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The Hermit Crab needs to find a new home. He has grown too big and his shell is too cramped. Hermit Crab is scared without his shell, so he needs to find a new one soon, and then maybe some friends to help decorate it and keep him company. A House for Hermit Crab is a lovely children's picture book by Eric Carle. It is suitable for ages 3 to 8 and is great for teaching the months, animals under the sea, and relationships.
Little Hermit Crab is a sweet little chap, who needs to find a new home. He quickly finds an empty shell, big enough for him to live in and grow some more, as he does not like to be unprotected and is scared of some of the bigger ocean fish. His new shell is rather dull and has no character so he decides to brighten it up with the various sea creatures he discovers throughout the year. Hermit Crab obviously has a 'pull' towards exterior design, and feels he needs to express his inner flair upon his shell!
During the year Hermit Crab meets numerous sea creatures to stick upon his shell. These include some 'crusty coral', a spiky sea urchin and a small sea anemone. By November, poor old Hermit Crab has grown a little too much and realises he needs a bigger home again. However, he is in a dilemma as he has become very close to all his friends and is reluctant to leave them. Luckily, a smaller hermit crab comes by and needs a new shell, he promises to take care of all Hermit Crab's friends as well as his shell. The story comes in a full circle, and Hermit Crab finds another new shell, which he needs to decorate with new and interesting friends.
The book has very cleverly been divided into months. Each new page starts with, as an example, "In March..." or "In April....". Here we follow hermit Crab's adventure and travels. He meets a new 'friend' and places them on his shell, one per month. It is great for helping to teach the months and getting the listeners to try and predict which month is coming next. Months are always quite confusing to learn and retell, so this is a fun and ideal way to practice. We follow Hermit Crabs journey for a year.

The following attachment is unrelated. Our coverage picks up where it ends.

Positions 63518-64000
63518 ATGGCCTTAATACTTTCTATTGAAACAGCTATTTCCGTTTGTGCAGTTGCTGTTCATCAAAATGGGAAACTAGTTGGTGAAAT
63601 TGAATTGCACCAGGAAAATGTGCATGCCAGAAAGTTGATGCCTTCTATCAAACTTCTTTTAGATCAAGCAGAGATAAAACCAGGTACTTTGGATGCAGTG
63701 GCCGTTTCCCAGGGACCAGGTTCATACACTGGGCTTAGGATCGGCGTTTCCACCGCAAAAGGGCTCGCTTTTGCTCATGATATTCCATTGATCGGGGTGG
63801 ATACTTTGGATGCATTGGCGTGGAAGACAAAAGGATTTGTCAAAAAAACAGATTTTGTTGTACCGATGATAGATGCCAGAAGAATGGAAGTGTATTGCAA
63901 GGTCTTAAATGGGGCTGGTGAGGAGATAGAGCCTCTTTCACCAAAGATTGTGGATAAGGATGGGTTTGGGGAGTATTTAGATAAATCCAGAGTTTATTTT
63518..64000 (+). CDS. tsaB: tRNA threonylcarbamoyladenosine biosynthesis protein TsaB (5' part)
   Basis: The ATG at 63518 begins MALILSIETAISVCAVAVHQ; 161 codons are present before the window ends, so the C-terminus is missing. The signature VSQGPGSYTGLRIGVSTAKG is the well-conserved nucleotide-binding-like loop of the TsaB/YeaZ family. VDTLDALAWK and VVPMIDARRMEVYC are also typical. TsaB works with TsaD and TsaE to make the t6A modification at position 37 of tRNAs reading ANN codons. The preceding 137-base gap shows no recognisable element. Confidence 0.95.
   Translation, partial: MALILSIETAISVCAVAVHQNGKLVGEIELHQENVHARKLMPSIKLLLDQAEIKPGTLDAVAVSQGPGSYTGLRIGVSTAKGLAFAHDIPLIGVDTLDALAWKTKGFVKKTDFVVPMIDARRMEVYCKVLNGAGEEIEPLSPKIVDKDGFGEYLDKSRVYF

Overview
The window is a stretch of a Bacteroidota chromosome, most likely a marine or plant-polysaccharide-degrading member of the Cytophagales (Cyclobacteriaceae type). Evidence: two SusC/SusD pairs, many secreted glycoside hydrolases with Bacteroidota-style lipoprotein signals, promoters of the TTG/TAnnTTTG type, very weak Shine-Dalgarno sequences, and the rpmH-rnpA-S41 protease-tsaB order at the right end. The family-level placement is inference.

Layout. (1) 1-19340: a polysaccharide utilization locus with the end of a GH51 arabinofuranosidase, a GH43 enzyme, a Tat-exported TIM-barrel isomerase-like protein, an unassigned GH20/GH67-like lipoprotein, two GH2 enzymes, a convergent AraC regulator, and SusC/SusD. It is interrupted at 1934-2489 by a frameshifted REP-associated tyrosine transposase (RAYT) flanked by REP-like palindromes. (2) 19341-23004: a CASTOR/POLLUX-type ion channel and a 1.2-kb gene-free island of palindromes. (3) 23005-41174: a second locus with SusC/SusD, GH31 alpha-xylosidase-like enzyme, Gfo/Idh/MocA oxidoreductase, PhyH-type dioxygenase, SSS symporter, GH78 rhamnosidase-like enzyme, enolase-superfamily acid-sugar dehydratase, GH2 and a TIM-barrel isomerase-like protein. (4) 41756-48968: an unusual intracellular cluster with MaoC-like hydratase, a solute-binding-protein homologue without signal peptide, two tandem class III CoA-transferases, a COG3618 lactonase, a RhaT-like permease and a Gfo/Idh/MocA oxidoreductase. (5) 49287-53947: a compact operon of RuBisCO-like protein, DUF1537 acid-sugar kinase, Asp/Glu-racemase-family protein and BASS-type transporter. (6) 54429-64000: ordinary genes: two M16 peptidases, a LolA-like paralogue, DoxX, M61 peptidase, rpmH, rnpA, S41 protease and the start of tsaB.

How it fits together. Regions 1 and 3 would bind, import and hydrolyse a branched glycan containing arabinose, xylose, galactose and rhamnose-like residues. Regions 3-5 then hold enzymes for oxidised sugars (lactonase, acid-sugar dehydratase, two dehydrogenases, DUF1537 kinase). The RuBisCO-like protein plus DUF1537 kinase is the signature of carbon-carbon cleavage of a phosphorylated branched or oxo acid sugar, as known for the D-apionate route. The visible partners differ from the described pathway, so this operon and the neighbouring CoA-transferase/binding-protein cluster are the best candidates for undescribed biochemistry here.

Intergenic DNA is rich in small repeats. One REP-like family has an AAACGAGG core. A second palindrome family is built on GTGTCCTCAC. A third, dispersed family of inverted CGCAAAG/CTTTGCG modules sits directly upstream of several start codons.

This does not seem to be a very exciting book, but in reality there are many discussion and learning points to elaborate upon. It's a great introduction into 'under the sea'. By this I mean all the sea creatures are fact and children can be welcomed into a world that many do not know exists. Also, I will let you into a secret, the fact that a hermit crab needs to 'move' shells is something that I didn't know!
The language used throughout the book is great. It is full of fantastic descriptive words, describing the underwater animals, the way in which they move and their environment. Words such as gloomy, crusty, spiky, and murky are just some examples of the words used. They really help to extend a little mind's imagination and extend their vocabulary. I find with boys (sorry guys) they really struggle with descriptive words and expressing themselves, especially at primary age.
As with most Eric Carle picture books the type of font and the illustrations are slightly dated. This book was first published in 1987 and has much competition from modern day picture books. It has been illustrated with a simple paint brush effect that includes many vibrant colours. The pictures are actually quite life like and the animals are recognisable.
One thing I really like about this book is the fact that friendships develop between the animals. Each have different attributes to help complete the house. The lantern fish is the light and the sea urchin is security/protection. So everyone has a role to play, and the shell is only complete with all the friends working together. This can be applied when chatting with the kids at home, as everyone in our house has a role, and they are all important. It is also great when discussing the individual sea animals and finding out why they are like they are.
A House for Hermit Crab is a picture book about friendship, growing up and of course underwater life. It is a really sweet simple story, but also involves lots of facts and is of course a great discussion point. So, although it is an 'old school' book, it is still engaging and enjoyable. I often feel it is how the story teller actually reads the book that keeps the audience focused, and if this is read well then little listeners will thoroughly enjoy the book as well as having learnt something new.
A House for Hermit Crab is Published by
ISBN 0-241-13585-0 Hamish Hamilton